Weight of Blood (McHugh)

The Weight of Blood 
Laura McHugh, 2014
Random House
320 pp.
ISBN-13: 9780812995206

A gripping, suspenseful novel about two mysterious disappearances a generation apart.
The town of Henbane sits deep in the Ozark Mountains. Folks there still whisper about Lucy Dane’s mother, a bewitching stranger who appeared long enough to marry Carl Dane and then vanished when Lucy was just a child. Now on the brink of adulthood, Lucy experiences another loss when her friend Cheri disappears and is then found murdered, her body placed on display for all to see. Lucy’s family has deep roots in the Ozarks, part of a community that is fiercely protective of its own.

Yet despite her close ties to the land, and despite her family’s influence, Lucy—darkly beautiful as her mother was—is always thought of by those around her as her mother’s daughter. When Cheri disappears, Lucy is haunted by the two lost girls—the mother she never knew and the friend she couldn’t save—and sets out with the help of a local boy, Daniel, to uncover the mystery behind Cheri’s death.
What Lucy discovers is a secret that pervades the secluded Missouri hills, and beyond that horrific revelation is a more personal one concerning what happened to her mother more than a decade earlier.
The Weight of Blood is an urgent look at the dark side of a bucolic landscape beyond the arm of the law, where a person can easily disappear without a trace. Laura McHugh proves herself a masterly storyteller who has created a harsh and tangled terrain as alive and unforgettable as the characters who inhabit it. Her mesmerizing debut is a compelling exploration of the meaning of family: the sacrifices we make, the secrets we keep, and the lengths to which we will go to protect the ones we love. (From the publisher.)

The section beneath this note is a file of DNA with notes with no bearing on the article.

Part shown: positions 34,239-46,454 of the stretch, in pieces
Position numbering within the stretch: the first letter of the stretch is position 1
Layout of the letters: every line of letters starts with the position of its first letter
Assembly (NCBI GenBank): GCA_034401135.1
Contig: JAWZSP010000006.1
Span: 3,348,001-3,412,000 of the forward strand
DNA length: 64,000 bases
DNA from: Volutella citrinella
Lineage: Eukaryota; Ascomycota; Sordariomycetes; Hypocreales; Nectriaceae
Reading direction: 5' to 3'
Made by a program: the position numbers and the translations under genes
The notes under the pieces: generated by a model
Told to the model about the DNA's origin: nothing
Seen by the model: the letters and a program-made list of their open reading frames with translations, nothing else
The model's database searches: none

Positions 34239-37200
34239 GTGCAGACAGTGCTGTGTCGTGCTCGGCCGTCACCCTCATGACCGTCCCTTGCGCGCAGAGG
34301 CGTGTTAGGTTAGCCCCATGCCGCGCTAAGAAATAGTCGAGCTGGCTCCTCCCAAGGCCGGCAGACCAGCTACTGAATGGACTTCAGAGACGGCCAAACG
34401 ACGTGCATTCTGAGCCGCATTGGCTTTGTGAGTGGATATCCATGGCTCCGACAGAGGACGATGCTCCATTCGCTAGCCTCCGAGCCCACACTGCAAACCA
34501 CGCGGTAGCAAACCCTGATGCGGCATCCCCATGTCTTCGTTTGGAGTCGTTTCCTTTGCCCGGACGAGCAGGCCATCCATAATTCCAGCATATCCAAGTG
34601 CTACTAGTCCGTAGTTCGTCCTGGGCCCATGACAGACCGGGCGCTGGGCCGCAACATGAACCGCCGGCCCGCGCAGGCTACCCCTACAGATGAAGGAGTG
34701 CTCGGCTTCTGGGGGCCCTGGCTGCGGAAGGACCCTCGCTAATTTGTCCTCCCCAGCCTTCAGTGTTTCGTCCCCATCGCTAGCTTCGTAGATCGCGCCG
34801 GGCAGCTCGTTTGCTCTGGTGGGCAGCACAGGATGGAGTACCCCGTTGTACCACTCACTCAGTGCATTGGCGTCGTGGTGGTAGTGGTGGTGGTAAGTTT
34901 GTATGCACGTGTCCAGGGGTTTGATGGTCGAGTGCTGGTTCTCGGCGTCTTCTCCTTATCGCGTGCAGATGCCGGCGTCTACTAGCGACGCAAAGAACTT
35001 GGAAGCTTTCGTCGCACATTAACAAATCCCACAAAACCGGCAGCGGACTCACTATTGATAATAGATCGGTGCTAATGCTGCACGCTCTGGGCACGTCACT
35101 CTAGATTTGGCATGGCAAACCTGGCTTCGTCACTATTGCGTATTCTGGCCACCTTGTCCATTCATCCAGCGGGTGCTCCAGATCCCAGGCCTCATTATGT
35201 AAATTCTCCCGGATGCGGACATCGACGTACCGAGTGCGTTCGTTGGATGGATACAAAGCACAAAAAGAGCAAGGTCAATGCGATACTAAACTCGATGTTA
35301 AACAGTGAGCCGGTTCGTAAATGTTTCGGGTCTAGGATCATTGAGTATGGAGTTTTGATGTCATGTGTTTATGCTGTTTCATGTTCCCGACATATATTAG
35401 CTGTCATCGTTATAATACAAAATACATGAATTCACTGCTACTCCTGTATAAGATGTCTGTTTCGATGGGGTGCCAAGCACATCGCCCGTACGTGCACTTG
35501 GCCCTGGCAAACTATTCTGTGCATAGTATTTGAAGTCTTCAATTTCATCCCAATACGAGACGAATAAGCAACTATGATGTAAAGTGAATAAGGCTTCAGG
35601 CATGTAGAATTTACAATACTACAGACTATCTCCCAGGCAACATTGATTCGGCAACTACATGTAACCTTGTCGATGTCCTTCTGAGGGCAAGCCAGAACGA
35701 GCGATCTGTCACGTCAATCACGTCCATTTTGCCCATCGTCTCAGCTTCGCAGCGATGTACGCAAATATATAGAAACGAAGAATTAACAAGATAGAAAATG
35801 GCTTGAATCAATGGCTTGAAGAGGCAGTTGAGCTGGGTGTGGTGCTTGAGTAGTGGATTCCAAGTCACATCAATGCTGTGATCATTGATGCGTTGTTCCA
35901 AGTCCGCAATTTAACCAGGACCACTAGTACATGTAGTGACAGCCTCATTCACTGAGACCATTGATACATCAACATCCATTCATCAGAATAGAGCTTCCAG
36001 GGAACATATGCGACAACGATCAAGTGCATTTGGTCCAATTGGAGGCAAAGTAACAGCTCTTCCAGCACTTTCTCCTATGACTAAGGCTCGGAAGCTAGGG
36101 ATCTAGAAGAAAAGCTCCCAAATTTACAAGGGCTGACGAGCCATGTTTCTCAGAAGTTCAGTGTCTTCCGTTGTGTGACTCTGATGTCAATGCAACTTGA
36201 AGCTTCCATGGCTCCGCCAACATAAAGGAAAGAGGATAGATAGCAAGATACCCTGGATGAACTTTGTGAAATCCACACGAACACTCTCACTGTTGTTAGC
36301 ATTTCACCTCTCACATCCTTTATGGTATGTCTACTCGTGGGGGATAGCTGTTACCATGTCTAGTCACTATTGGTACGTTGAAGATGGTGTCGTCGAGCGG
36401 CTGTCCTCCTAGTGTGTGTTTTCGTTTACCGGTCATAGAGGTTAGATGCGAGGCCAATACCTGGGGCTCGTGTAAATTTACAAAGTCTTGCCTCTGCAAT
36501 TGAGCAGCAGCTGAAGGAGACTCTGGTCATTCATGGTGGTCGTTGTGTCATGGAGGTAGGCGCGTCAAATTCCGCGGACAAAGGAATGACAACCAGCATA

Author Bio
Birth—ca. 1974-75
Where—Iowa, USA
Raised—Tecumseh, Missouri
Education—B.A., Truman State University; B.A., M.S.,
   University of Missouri-Columbia
Currently—lives in Columbia, Missouri

Laura McHugh was born in Iowa and moved at the age of seven to Tecumseh, Missouri, in the Ozarks. As a child, she loved writing stories and dreamed of becoming a writer. But after graduating from Truman State University in 1996 with a degree in English with an emphasis on creative writing, she realized she needed more stable work than writing would provide.